About Charles T. Harvey, Executive Director of the Merritt Island Subway Authority
If you’ve come this far, you’re entitled the story of Merritt Island Subway Authority Executive Director Charles T. Harvey’s namesake [with apologies to Joseph Brennan, Beach Pneumatic]:
Image above: One of the most familiar images in New York transit history depicts Harvey, engineer and entrepreneur, making a test run in December 1867. He is holding reins attached to a traveler (see below), which can just be seen peeking up from the track.
Charles T Harvey and the cable elevated railway
Harvey rejected steam locomotives as power. Harvey developed and patented a system something like a funicular cable railway but where cars could grip or release a continuously running cable. As a company pamplet put it in 1866, During the past year one of the most successful practical engineers in this country devised a new method of attaching and propelling cars upon Railways by means of the well-known system of cables or wire rope attached to stationary engines. Hitherto no practical plan has been invented, by which cars could be stopped or started without changing the motion of the stationary engine.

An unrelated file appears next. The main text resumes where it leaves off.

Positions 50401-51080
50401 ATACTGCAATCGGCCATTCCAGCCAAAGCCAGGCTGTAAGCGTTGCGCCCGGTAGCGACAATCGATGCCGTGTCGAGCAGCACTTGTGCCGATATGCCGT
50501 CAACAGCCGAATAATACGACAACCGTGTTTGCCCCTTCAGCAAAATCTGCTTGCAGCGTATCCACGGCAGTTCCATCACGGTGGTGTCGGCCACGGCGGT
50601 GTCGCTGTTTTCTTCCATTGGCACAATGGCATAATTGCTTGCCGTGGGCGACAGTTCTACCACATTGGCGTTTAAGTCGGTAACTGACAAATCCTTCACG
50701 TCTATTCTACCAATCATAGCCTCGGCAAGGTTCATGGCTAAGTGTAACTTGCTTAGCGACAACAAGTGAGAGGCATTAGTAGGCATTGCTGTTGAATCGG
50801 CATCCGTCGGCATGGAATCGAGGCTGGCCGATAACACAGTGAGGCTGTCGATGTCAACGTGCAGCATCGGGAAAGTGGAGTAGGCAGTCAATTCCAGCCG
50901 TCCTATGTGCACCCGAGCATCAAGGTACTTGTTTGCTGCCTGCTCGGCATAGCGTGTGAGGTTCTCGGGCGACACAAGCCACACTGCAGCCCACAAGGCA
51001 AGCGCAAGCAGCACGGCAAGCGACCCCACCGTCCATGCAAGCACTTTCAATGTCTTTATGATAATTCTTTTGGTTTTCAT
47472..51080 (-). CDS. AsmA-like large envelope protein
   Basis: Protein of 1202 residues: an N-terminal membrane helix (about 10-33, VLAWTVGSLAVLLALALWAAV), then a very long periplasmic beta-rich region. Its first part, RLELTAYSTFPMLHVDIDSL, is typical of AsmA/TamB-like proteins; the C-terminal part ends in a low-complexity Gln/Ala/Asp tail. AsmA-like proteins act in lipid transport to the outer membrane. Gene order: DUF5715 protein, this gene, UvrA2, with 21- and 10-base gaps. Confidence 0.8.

The cable return is under the sidewalk rather than directly under the track as it would be later. The type of column used here would have had to be replaced or modified to make space for a return under the track, and regular cable service never ran on this segment of the line.
William Fullerton Reeves, longtime civil engineer for the elevated railway companies, wrote of Harvey, To his extensive vision, engineering skill, and indefatigable efforts the present generation should give all the credit for the first elevated railroad in the world, and the only means of rapid transit that New York City had for thirty-seven years.
Credit: Joseph Brennan, Beach Pneumatic, Alfred Beach’s Pneumatic Subway and the beginnings of rapid transit in New York, © 2004-2005, a web publication, http://www.columbia.edu/~brennan/beach/